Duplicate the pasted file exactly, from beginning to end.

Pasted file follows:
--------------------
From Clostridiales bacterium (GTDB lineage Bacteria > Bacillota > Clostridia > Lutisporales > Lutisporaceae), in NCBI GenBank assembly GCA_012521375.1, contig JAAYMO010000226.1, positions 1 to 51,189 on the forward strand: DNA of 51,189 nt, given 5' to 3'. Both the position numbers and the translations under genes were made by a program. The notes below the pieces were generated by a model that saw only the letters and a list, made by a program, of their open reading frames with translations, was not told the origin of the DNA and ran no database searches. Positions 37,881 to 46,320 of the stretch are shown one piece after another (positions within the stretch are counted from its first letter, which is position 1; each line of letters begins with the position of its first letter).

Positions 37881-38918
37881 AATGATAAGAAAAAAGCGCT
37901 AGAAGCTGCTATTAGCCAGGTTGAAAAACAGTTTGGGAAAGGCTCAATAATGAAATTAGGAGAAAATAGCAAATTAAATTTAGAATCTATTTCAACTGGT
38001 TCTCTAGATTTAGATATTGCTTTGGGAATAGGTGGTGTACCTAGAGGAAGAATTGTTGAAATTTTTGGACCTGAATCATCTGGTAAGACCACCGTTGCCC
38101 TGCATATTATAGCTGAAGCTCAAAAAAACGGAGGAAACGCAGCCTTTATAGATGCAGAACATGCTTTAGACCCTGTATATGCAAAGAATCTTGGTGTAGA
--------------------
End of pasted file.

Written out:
From Clostridiales bacterium (GTDB lineage Bacteria > Bacillota > Clostridia > Lutisporales > Lutisporaceae), in NCBI GenBank assembly GCA_012521375.1, contig JAAYMO010000226.1, positions 1 to 51,189 on the forward strand: DNA of 51,189 nt, given 5' to 3'. Both the position numbers and the translations under genes were made by a program. The notes below the pieces were generated by a model that saw only the letters and a list, made by a program, of their open reading frames with translations, was not told the origin of the DNA and ran no database searches. Positions 37,881 to 46,320 of the stretch are shown one piece after another (positions within the stretch are counted from its first letter, which is position 1; each line of letters begins with the position of its first letter).

Positions 37881-38918
37881 AATGATAAGAAAAAAGCGCT
37901 AGAAGCTGCTATTAGCCAGGTTGAAAAACAGTTTGGGAAAGGCTCAATAATGAAATTAGGAGAAAATAGCAAATTAAATTTAGAATCTATTTCAACTGGT
38001 TCTCTAGATTTAGATATTGCTTTGGGAATAGGTGGTGTACCTAGAGGAAGAATTGTTGAAATTTTTGGACCTGAATCATCTGGTAAGACCACCGTTGCCC
38101 TGCATATTATAGCTGAAGCTCAAAAAAACGGAGGAAACGCAGCCTTTATAGATGCAGAACATGCTTTAGACCCTGTATATGCAAAGAATCTTGGTGTAGA